Yet there is a sense in which many psalms require little “translation” before we put them directly to use as our own prayers. Unlike almost every other part of the Bible, they are written in undisguisedly human language, often spoken in extremis – exactly where very many of us now find ourselves. The Psalms offer us language for coming before God without pretense, to say what we feel with the expectation that God will listen and care. But as we see in the Psalms and know also from ordinary experience, “saying what we feel” in the context of a mutually committed relationship is just the beginning of a conversation. Sometimes that conversation shows us aspects of ourselves and our situation we had not seen; it may change what we feel. We hope this PsalmSeason will generate such conversation for all those who take part in it, helping to move us, as the psalmists themselves so often do, from distress and lament in the direction of trust, hope, and praise.

 

Read more about PsalmSeason here and subscribe for email updates.

1John Calvin, Preface to the Book of Psalms (1557).

If you are looking for a way to become an interfaith leader, work for racial equity and build bridges, please check out our free curriculum "We Are Each Other's" and start your interfaith leadership today

more from IFYC

"99.8% of U.S. deaths are of the unvaccinated. If you heard of an airline of that percentage dying, whereas a 0.02% on another, you’re switching flights." -- Dr. Jimmie Smith, Macon-Bibb County Health Department, Georgia.
As a scholar of religious studies, I frequently use critical race theory as a tool to better understand how religion operates in American society.
Inspired by their faith, four LDS students built new study resource that has revolutionized how hundreds of thousands of aspiring physicians study for their exams. "It really started because we just wanted to help people," one said.
We're now in one of the holiest seasons of the year for one of smallest and oldest religions in India -- one with a long history in the United States.
Organizing on-campus vaccination clinics, calling thousands of students, hosting informational webinars with medical experts – these are some of the ways in which IFYC’s Faith in the Vaccine Ambassadors (FIVA) have been raising awareness around the COVID-19 vaccine on campuses and high-need communities across the nation.
Last year's winners, listed below, created a range of initiatives, from virtual retreats and criminal justice initiatives to book clubs and racial equity workshops.
Religious objections, once used sparingly around the country to get exempted from various required vaccines, are becoming a much more widely used loophole against the COVID-19 shot.
What will the campus chapel, and the chaplaincy, look like more than a century from now? Let the adventure begin.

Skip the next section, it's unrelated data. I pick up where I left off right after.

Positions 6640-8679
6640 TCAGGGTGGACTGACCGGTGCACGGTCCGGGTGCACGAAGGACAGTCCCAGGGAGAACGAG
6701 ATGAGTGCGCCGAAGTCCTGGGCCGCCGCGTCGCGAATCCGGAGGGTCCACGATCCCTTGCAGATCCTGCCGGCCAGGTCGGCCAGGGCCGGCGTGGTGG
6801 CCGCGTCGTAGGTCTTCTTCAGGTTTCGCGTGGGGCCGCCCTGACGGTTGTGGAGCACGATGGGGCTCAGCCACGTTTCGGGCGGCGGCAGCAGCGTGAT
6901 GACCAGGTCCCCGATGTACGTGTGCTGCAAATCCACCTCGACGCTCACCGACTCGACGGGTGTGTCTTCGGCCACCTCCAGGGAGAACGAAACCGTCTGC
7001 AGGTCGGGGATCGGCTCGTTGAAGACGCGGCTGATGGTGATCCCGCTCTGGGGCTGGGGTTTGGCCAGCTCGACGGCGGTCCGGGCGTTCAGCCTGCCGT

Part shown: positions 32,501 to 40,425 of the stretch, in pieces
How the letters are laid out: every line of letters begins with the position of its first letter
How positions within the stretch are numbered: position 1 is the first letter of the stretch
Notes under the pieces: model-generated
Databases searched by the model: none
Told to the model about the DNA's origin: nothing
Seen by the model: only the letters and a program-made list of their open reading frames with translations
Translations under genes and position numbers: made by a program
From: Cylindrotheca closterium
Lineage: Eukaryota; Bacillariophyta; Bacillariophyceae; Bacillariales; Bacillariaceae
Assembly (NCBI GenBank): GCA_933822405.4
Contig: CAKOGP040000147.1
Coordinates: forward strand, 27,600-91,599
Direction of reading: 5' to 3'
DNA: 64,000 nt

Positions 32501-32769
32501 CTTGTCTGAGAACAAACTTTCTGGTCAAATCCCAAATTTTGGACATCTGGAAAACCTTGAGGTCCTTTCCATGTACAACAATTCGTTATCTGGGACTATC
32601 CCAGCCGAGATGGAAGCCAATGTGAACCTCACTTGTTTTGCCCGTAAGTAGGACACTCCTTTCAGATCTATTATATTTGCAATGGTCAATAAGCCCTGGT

The issue is not the presence of religion in the public square. Instead, the question before us is how to express those religious commitments within in a pluralistic society.
We don’t know what the year 5782 – as it is in the Hebrew calendar – has in store for any of us. But we have the power to act in a way to do right by each other and bring a little more peace and love and joy into this profoundly broken world.
The following interview features Dr. Toby Bressler, senior director of nursing for oncology and clinical quality at the Mount Sinai Health System and vice president of the Orthodox Jewish Nurses Association.
Part of what I found so beautiful about our conversation is that we both agree that American pluralism is not simply a pragmatic solution to the challenge of a diverse democracy, it is also a kind of sacred trust that God intends us to steward.
After 9/11, there was increased intentionality in widening interfaith relations to include a broader number of faith groups and discussions. Twenty years later, it is not unusual to see interreligious conferences, joint advocacy efforts and disaster relief teamwork involving faith groups ranging from Adventists to Zoroastrians.
Twenty years later, we at IFYC, like so many others, collect the shards of memory, recollecting, reconstituting the trauma and horror of that day. And the sacredness is in doing so together.
As we approach this significant anniversary of 9/11, we must work to infuse the day with purpose and pluralism. Pay it Forward 9/11 is bringing people together to do 20,000 good deeds for the 20th anniversary.
In the first month since 9/11, The Sikh Coalition documented over 300 cases of violence and religious discrimination against Sikhs in the U.S. and has since grown to become the largest Sikh advocacy and civil rights organization in the country.
“If you were to quiz these students on what happened on 9/11, they think they knew what happened, but nobody really explained it to them,” Lisa Doi said. “I had to think through, how do you teach this history to somebody who doesn’t really remember it?”
My prayer is that for as long as we remember 9/11, that we will take time to listen to the stories of loss that break our hearts, and join together in finding ways to heal the division, violence and hate that continue to tear apart our world.
It has been 20 years, but the pain of that day is still present in so many places.
20 years after the 9/11 attacks, four remarkable people took profound suffering, loss and grief and “somehow managed to not center enemies. What can we learn from that? How can that be a teaching to the culture?”
Now the entire planet is our garden, and Rosh Hashana is our chance to remember that we are all descended from the original gardeners — that we are here, each of one us, to tend our chosen plots as best we can.

The opinions contained in this piece are solely the author’s and do not necessarily reflect the views of Interfaith Youth Core. Interfaith America encourages a wide range of views and strives to maintain a respectful tone with a goal of greater understanding and cooperation between people of different faiths, worldviews, and traditions.